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GUISBOROUGH:
Geographical and Historical information from the year 1750.

"GUISBOROUGH, (given as "GISBOROUGH") a parish in the North Riding of Yorkshire, in Cleveland, and the road from Whitby to Durham, 183 cm. 214 mm. from London, and 4 m. from the mouth of the Tees, where is a bay and harbour for ships. It had formerly an abbey, which was once the common burial- place of the nobility of these parts, and its Ch. by the ruins seems to have been equal to the best cathedrals in England. 'Tis so pleasant a situation, that Camden compared it to Putcoli in Italy: And the inh. are praised by travellers, for their good manners, the neatness of their houses, and the cleanliness of their diet. The coldness of the breezes from the sea is qualified by the intervening hills. The soil, besides its fertility in pasture, and a constant verdure adorned with plenty of field-flowers almost all the year, has earths of sundry colours, some iron, and mines of allom, which were first discovered by Sir Tho. Chaloner, tutor to Pr. Henry son of Jam. I. and have been since very much improved. Sir Paul Pindar, who first farmed them, paid rents to the K. 12,500 l. to the Earl Musgrave, 1640 l. and to Sir Will. Penniman, 600 l. and had moreover 800 men, by sea and land, in constant pay; yet he was a considerable gainer, because there was then scarce any other to be had, and the price was 26 l. a ton. These allom-works were, since that, carried on by the late D. of Buckingham and Normanby, or his agents; but now there are divers other allom-works in this Co. which have taken a great part of the trade from hence; so that the works here have for some years lain neglected. Here is a Mt, on M. and Fairs Aug. 15 and Sep. 8."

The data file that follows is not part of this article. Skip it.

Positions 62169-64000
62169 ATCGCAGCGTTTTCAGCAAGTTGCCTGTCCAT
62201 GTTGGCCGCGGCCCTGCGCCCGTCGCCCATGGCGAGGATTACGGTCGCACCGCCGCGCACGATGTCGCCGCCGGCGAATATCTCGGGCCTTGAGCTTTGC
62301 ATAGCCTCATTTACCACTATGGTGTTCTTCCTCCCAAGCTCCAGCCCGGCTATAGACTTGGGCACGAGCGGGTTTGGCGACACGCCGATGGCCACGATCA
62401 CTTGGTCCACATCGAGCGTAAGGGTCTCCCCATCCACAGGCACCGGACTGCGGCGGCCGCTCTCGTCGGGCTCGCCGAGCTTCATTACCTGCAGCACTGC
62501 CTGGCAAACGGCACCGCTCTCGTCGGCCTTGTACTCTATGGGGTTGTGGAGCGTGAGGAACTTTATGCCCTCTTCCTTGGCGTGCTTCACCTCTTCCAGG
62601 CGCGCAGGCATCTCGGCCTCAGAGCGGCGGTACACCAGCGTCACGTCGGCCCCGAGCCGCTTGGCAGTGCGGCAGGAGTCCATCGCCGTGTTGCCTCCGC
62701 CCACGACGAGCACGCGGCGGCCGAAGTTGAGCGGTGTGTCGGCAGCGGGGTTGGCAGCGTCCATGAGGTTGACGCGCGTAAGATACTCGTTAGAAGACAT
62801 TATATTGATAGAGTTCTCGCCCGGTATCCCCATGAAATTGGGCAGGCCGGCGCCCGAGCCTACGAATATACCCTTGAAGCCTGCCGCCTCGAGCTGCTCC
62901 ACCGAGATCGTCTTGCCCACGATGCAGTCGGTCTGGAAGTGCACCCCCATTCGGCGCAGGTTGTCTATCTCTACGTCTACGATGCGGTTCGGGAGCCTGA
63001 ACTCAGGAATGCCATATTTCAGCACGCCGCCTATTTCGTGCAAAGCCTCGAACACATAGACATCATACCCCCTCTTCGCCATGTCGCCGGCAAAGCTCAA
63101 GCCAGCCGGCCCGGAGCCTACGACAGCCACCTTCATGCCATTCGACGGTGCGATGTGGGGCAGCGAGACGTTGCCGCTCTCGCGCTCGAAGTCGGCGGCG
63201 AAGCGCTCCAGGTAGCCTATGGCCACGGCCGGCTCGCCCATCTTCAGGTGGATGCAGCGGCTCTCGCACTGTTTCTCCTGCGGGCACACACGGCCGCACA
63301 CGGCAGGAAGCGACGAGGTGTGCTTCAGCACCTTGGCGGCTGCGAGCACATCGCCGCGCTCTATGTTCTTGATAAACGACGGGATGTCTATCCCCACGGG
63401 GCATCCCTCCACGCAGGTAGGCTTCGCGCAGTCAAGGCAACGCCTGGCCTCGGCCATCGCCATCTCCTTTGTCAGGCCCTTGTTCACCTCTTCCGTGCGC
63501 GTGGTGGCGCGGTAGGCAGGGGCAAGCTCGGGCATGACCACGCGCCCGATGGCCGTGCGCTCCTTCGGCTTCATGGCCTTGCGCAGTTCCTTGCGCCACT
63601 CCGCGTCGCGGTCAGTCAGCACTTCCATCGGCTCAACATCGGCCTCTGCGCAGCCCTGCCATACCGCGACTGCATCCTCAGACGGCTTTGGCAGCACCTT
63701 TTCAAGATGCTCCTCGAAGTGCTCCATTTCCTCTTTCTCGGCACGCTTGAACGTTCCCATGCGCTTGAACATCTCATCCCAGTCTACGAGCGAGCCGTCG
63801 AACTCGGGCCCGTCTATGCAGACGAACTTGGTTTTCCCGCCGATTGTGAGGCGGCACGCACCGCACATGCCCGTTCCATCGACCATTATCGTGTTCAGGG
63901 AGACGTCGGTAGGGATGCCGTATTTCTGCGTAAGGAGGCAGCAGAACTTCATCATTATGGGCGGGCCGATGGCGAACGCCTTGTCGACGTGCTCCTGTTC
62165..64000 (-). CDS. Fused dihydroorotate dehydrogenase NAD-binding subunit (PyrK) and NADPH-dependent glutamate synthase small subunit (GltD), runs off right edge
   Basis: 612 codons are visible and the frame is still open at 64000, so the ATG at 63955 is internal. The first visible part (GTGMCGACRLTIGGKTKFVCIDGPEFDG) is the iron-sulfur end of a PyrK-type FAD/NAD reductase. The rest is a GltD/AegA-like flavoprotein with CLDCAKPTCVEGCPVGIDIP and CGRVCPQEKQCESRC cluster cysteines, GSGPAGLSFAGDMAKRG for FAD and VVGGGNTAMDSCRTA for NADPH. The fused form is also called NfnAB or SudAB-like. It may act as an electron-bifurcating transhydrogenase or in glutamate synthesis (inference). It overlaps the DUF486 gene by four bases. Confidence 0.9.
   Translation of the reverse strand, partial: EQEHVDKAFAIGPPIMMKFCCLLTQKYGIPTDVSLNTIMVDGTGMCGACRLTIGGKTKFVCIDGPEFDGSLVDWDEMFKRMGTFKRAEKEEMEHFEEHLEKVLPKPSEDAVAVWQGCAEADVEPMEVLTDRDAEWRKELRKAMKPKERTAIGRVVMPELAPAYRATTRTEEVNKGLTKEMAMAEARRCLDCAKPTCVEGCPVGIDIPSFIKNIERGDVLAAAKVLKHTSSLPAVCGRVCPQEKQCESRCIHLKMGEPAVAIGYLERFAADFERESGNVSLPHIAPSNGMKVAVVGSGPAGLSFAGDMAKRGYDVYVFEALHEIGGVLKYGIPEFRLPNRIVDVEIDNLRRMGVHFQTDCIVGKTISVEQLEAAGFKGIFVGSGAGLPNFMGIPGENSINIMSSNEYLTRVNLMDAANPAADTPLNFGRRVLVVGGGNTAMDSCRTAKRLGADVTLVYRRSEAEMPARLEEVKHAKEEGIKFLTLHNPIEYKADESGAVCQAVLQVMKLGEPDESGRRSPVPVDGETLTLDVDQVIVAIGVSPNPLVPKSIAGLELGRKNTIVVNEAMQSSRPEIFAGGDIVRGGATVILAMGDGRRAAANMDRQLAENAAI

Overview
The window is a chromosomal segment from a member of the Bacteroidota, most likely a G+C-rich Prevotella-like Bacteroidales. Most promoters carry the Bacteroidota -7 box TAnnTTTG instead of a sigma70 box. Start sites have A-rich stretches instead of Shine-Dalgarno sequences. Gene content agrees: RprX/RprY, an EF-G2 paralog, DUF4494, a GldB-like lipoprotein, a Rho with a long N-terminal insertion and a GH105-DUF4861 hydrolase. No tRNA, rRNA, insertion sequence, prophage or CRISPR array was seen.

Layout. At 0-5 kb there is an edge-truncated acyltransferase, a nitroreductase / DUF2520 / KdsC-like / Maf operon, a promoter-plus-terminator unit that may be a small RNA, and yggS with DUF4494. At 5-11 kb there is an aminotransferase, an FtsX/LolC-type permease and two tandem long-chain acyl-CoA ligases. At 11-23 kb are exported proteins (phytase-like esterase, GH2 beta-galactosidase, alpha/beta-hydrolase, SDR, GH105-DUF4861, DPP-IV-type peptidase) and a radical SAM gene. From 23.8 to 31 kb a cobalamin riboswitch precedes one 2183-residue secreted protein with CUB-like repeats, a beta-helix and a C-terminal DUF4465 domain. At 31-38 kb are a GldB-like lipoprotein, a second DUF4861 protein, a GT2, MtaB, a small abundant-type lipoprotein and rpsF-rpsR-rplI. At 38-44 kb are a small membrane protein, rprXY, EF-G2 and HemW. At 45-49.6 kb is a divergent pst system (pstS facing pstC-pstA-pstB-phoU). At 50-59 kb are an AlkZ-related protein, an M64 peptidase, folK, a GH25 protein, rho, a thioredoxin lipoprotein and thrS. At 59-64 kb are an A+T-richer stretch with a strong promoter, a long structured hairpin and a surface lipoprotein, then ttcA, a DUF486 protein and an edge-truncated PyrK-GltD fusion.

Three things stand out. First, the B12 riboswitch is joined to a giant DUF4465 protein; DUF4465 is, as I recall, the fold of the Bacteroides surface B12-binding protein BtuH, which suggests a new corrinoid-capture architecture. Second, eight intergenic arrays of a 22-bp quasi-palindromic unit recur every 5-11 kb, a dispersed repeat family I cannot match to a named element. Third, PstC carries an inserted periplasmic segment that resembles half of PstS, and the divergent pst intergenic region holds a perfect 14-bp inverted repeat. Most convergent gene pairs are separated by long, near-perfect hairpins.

[Transcribed by Mel Lockie from
Stephen Whatley's England's Gazetteer, 1750]


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